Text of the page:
Charles Bird was a member of the Regina Rifles, and landed on Juno Beach on June 6, 1944.

His son is proud to talk about his late father.

“I'm extremely proud to know that my dad joined up,” Nelson Bird said. “As did his brothers, his dad, to serve Canada without hesitation. They just knew that we all had to stand up,"

Charles, better known as Charlie, was born in 1919 on Peepeekisis Cree Nation. He enrolled in the Canadian Armed Forces and at 24, he went to war.

He said his father didn’t speak much of his time overseas, but from the stories he did share, Nelson knew the experience took a toll on his father.

"Before the words ‘post-traumatic stress disorder’ came into effect, it was what it was," Nelson said.

In 2005, Nelson travelled to Juno Beach for the production of a documentary. He said that when he stepped onto the beach, he picked up the phone and called his father.

"I said ‘I’m here, I’m standing on the beach where you landed back in ‘44.’ And it just went silent, and he didn’t know what to say,” Nelson said. “I didn’t know what to say and the first words he said was ‘is that big house still there?’ And I said ‘yeah I’m looking at it I can see it right there’ and he said ‘oh good,’"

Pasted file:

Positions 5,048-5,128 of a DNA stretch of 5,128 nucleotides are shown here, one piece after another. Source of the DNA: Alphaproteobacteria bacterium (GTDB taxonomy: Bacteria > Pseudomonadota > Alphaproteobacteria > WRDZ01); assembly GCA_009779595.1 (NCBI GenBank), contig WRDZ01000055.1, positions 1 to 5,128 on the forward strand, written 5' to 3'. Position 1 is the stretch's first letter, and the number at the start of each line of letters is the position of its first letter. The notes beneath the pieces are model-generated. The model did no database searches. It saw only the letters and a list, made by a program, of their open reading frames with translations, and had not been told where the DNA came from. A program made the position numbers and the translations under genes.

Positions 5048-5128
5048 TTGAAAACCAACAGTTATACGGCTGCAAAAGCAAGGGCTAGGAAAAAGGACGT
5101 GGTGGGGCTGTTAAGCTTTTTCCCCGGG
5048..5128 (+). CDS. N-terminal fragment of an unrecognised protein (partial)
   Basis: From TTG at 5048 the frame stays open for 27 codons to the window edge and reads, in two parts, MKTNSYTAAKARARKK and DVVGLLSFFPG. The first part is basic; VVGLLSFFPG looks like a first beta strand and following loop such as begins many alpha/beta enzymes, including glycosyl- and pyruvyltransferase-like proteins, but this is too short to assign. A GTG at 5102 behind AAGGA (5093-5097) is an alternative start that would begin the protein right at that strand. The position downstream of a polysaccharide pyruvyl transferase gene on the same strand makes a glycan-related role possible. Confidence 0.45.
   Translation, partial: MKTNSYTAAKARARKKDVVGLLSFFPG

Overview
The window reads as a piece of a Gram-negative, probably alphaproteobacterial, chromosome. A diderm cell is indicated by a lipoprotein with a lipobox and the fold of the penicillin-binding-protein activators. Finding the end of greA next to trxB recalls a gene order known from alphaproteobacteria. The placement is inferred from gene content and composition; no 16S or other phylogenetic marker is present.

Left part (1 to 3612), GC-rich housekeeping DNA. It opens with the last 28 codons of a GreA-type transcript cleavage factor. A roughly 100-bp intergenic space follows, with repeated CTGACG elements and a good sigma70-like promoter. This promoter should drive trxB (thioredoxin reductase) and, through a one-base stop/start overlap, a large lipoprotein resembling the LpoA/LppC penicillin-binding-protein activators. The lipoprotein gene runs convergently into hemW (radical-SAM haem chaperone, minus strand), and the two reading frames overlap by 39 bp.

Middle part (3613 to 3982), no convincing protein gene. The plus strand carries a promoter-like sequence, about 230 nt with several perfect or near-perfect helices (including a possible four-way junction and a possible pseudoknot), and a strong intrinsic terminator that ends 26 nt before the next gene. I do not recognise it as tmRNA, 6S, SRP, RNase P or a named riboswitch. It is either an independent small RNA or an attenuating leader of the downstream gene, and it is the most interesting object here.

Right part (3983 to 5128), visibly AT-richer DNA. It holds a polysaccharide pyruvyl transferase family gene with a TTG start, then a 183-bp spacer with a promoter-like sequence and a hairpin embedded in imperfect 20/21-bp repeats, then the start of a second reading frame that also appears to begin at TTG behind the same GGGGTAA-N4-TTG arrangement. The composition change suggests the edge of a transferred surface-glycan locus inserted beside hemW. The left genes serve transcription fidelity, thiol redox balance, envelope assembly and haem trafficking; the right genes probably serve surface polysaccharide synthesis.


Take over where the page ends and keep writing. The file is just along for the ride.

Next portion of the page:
Nelson used that moment to thank his father.

"He said ‘thank you son,’ and that was it,” he said. “We had to say goodbye. It was a moment that we couldn't talk but the silence said a lot just in that moment for us."

"They should remember the freedoms we have to speak, to live our lives, to criticize the government and not be afraid and to go to a church of our choice," Keith Inches, curator of the Saskatchewan Military Museum said.

Keith Inches has dedicated his life to preserving the stories of Saskatchewan soldiers. He founded the Saskatchewan Military Museum in 1984.

Inches says it's important to recognize what those brave young soldiers gave to all Canadians.